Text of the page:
(Today, Basick Records releases the eagerly anticipated debut album, Februus, by French band Uneven Structure, and NCS writer TheMadIsraeli provides this review.)
I don’t know how a lot of you NCS readers feel about this whole djent movement/genre thing, but I definitely understand the elitist attitude toward it. Djent is everywhere now; it has crept its way into a shit-ton of modern-minded metal, whether the music really has anything to do with djent or not. It has spawned so many unoriginal, uninteresting bands in its short life span that it’s insulting. Why do we really need anyone besides Meshuggah for this shit?
That’s a good question, and one I find myself constantly revisiting as I analyze what is happening in metal. Only two djent albums have touched me since the movement began establishing the modern foothold it now has: TesseracT’s One and Periphery’s self-titled debut. These are good albums to be sure but, could I live without them? Most definitely.
Most of my favorite djent has been the product of bands who only incorporated it into something else, rather than totally embracing it — Xerath, Threat Signal, Textures, and CiLiCe. These are bands who made the mathy riffing, the ambience, and the polyrhythmic, syncopated grooves interesting without making me wish I could just listen to Meshuggah instead. So where the fuck am I going with this exactly?
Uneven Structure released an EP titled 8 that was pure, unadulterated Meshuggah worship. I don’t know if they were quite taking this seriously. I suspect they were merely having some fun and decided to release this to the public — and it went over well enough that it garnered them some attention. They announced soon after that they would be recording a debut album, and that it would be NOTHING like 8 in any way, shape or form.
Such a thing peaked the curiosity of many, including me, and the wait was FUCKING LONG AND SEEMINGLY ENDLESS. They released little samples of music here and there, small ambient snippets that told us almost nothing about the music as a whole, yet were enough to keep fans hooked and interested.
I had a feeling this album was going to be awesome, but I had NO IDEA how awesome it would be. When the video for the first single “Awaken” was released, I listened to that fucker about 100 times before we at NCS concluded we needed to go the full mile by pre-ordering the two disc special edition.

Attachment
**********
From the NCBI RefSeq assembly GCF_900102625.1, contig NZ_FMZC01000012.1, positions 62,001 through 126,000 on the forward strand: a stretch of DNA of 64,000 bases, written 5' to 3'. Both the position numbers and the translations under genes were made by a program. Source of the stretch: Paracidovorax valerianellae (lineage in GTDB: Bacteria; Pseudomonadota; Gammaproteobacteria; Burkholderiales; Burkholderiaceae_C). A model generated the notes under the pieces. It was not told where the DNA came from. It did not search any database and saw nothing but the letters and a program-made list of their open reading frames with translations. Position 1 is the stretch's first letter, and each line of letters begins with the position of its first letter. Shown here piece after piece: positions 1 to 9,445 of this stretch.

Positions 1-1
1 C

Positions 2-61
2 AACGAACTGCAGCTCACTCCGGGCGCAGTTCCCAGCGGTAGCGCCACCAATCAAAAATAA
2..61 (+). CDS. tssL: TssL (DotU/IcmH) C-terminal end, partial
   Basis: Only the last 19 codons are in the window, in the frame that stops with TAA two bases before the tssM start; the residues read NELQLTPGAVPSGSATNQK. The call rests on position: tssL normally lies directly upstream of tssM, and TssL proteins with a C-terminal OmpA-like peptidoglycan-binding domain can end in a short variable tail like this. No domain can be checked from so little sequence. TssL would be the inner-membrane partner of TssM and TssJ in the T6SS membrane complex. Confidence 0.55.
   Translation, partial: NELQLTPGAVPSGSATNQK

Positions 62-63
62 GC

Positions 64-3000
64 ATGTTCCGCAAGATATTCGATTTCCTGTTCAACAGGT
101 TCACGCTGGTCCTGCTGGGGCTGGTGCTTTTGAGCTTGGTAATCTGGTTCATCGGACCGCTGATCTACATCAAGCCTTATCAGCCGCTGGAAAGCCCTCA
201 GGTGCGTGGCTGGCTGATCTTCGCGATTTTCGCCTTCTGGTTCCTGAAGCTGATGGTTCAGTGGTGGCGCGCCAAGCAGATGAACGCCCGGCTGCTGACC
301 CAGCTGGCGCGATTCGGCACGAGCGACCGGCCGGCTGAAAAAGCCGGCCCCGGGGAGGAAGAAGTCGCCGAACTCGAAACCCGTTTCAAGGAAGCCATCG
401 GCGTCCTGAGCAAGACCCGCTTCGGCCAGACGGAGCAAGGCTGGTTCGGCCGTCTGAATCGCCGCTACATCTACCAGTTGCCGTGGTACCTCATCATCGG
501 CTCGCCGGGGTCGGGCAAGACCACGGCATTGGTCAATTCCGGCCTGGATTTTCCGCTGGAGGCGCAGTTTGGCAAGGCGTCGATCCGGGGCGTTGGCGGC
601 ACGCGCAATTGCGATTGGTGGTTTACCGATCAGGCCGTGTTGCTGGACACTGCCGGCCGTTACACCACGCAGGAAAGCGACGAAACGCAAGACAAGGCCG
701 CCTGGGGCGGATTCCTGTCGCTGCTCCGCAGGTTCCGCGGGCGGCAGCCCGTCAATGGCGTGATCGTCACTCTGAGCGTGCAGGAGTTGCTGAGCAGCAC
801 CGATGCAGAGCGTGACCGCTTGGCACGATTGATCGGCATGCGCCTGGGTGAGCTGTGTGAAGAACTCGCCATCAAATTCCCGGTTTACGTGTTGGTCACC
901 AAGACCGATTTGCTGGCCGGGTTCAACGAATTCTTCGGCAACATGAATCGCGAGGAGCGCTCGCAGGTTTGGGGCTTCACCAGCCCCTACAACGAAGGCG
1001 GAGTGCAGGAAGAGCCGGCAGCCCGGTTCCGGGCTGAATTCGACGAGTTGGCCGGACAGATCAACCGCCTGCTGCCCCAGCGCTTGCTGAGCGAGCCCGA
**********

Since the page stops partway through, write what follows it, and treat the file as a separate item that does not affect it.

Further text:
So, I’m not going to dance around the verdict on this album: This thing is the shit. Listening is like achieving enlightenment through sound, an aural ascension into nirvana, the equivalent of finding true inner peace through heavy-as-fuck, syncopated, gain-soaked djent riffs drenched in waterfalls of absolutely gorgeous ambience with an odd oriental color.
Of course, if I could sell you on the music through those words alone, I could stop there, but I suspect more is needed, so more there will be.
For those who absolutely feel the need for a comparison, TesseracT does definitely come to mind. The guitar tones are especially similar, and the use of dead notes as a rhythmic motivator is common, just as in TesseracT’s music. But for those who aren’t looking for comparisons of any sort, Uneven Structure’s sound can be described simply as a surge of ambient rainfall coupled with grooves that hit like chunks of rock being thrown at you, combining to create an experience that is both brutalizing and soothing.
Februus is not an album, despite my referring to it as such previously. This is a FIFTY-FIVE MINUTE DJENT EPIC split into segments. Make no mistake, this is one long cohesive song. Pretty ambitious, right?
The first segment, “Awaken”, opens this opus with a clean intro, introducing a melancholy yet easy melody that will soon be jarred by an explosive, thick, mammoth wall of a power chord. The feeling is ominous as the tension increases and an increasing volume of sound crescendos. The band then instantly shift gears and turn the groove dial to 11, and now you’re officially in for the ride.